By Josephine Mason
LONDON (Reuters) - European shares fell in early deals on Wednesday, snapping a three-day winning streak amid growing Indian-Pakistani tensions, and a warning from Beiersdorf hammered consumer staples stocks while Air France-KLM and Marks and Spencer sank.
The pan-European STOXX 600 index was down 0.6 percent at 1007 GMT after hitting its highest level since the beginning of October a day earlier. All continental bourses were in the red.
The export-heavy FTSE 100 lagged the broader market as sterling lingered near five-month highs against the dollar amid fresh hopes that a no-deal Brexit could be avoided.
Investors were still awaiting fresh news on China-U.S. trade talks, but sentiment overall was gloomy with a growing confrontation between India and Pakistan rattling confidence in assets considered risky.
Healthcare and miners were the only sectors in positive territory in early deals, with travel, leisure, chemicals and retail notching up the biggest losses.
"Geopolitical tensions between Pakistan and India have strongly impacted equities from Tokyo to London today, with investors fearing a further escalation," said Pierre Veyret, analyst at ActivTrades.
Among individual moves, shares in Air France KLM were on track for their worst day in more than a decade after the Dutch government said it would take a 14 percent stake in the airline. The move highlighted tensions between the Netherlands and its French partners in the company.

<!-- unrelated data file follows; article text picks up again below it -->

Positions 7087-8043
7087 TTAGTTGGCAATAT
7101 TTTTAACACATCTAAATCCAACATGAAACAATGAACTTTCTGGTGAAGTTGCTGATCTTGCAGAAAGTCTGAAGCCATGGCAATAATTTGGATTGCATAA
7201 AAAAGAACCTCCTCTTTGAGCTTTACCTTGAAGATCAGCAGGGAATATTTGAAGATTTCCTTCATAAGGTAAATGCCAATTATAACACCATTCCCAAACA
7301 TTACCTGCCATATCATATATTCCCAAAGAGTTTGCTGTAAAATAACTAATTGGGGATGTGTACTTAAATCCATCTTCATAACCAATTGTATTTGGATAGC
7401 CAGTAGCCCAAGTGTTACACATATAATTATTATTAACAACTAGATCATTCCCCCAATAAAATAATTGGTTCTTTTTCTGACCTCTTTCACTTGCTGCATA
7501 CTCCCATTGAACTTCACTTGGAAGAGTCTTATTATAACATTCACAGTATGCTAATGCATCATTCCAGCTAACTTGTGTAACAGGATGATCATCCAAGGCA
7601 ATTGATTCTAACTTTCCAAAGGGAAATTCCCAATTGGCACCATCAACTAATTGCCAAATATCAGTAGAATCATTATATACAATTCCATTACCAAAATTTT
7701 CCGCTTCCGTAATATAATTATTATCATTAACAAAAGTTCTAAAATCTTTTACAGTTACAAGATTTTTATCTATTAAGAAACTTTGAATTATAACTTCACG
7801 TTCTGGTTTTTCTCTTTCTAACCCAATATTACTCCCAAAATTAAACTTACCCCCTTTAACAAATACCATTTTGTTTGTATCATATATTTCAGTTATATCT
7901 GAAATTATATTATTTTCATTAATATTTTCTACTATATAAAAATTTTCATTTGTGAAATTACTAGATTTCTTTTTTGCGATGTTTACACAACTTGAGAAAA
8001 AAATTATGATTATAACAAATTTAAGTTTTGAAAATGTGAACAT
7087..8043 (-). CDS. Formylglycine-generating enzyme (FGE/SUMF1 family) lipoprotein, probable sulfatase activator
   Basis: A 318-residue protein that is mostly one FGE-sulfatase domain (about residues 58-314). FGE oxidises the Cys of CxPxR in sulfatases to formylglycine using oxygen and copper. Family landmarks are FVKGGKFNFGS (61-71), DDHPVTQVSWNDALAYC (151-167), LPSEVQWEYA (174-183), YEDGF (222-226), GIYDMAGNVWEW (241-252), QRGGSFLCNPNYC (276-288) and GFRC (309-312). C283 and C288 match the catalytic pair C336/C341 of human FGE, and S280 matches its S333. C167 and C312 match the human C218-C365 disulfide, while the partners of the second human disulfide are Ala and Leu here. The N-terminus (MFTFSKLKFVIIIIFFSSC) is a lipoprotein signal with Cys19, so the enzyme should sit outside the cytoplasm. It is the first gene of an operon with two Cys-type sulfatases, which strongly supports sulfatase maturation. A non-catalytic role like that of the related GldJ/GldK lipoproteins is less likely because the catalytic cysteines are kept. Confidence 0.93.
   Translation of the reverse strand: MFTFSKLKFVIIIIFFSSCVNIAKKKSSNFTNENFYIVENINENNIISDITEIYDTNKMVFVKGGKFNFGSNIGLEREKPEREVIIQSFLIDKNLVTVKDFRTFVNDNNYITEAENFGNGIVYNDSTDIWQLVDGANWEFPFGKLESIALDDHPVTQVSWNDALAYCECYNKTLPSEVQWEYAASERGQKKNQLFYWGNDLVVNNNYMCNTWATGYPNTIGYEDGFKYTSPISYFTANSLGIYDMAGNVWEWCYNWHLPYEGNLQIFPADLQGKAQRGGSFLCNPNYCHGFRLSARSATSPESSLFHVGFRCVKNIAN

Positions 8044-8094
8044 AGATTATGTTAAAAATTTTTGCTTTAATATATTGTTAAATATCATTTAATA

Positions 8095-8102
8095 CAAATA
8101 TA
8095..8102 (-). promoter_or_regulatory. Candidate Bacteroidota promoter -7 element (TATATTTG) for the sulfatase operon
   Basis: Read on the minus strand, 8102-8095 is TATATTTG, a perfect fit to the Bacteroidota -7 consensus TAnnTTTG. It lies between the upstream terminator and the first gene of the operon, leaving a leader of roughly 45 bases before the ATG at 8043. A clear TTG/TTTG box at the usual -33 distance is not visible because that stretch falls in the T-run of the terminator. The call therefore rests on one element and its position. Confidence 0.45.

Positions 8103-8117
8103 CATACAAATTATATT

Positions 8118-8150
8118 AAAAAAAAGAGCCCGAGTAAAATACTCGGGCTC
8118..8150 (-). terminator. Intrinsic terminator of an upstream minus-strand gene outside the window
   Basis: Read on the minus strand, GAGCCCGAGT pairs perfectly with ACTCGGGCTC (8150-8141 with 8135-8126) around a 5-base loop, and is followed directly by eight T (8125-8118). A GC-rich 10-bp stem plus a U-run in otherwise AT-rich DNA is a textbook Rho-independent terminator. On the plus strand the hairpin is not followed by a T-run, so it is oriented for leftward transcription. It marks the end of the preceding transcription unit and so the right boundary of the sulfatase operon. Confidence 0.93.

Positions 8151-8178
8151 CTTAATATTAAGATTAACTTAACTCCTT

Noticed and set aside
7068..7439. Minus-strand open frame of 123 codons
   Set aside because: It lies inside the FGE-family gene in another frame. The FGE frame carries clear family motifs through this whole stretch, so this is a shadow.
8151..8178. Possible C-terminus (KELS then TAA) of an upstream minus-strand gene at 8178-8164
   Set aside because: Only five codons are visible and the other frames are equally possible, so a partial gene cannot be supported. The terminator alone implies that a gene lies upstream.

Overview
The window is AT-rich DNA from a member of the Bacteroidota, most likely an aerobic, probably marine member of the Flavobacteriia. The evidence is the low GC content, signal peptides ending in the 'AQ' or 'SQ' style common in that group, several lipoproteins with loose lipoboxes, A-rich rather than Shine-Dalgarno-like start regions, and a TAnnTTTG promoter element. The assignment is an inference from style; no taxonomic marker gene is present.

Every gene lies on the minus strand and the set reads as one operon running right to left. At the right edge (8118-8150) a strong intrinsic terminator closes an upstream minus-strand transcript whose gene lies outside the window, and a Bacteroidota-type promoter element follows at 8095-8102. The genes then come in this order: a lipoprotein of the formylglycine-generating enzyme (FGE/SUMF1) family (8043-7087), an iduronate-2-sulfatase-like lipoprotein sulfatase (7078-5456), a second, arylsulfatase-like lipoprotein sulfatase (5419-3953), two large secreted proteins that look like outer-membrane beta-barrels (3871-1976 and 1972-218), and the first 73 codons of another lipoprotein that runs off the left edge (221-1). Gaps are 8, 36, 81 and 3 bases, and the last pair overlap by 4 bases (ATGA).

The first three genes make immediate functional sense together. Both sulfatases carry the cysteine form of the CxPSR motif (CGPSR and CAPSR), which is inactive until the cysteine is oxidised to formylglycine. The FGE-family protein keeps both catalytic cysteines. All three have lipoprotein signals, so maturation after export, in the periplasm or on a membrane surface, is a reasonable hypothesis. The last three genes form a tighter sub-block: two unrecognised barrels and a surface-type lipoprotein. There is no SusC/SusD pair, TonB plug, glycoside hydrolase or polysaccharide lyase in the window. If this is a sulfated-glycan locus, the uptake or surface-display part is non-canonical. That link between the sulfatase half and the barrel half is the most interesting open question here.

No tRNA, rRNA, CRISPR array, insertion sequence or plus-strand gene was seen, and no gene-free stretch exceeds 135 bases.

Investors also punished Beiersdorf, which plunged to two-year lows after the Nivea skin cream maker issued a shock warning about its 2019 operating margins, with the company's new CEO declaring the consumer goods industry was in "turmoil".
Unilever, Henkel and Reckitt Benckiser were all dragged lower with Beiersdorf.
Alongside the results outlook, the company said it would invest to compete with niche brands disrupting the sector.
"Beiersdorf have joined Henkel, Colgate and Coke in 'the reset club' in a dramatic first act by new CEO Stefan de Loecker and CFO Desi Temperley," said Jefferies analyst Martin Deboo.
He said the move would up the ante for Unilever, which competes with all three of the resetters in big categories like skincare, haircare, dentifrice and laundry.
"We therefore expect the credibility of Unilever's 2020 margin target to be subject of even greater debate," he said.
British retailer Marks & Spencer plunged 9 percent after announcing it would finance its $1 billion (£753 million) food delivery tie-up with Ocado by issuing shares and cutting its dividend. In contrast, Ocado bounced to the top of the FTSE 100 as the companies outlined details of the deal.
Bayer was a bright spot, rising 3.4 percent after delivering better-than-expected results, boosted by its recent Monsanto acquisition.
Danish hearing aid maker GN Store topped the STOXX 600 leader board as investors welcomed its results.
(Reporting by Josephine Mason Editing by Danilo Masoni and Mark Heinrich)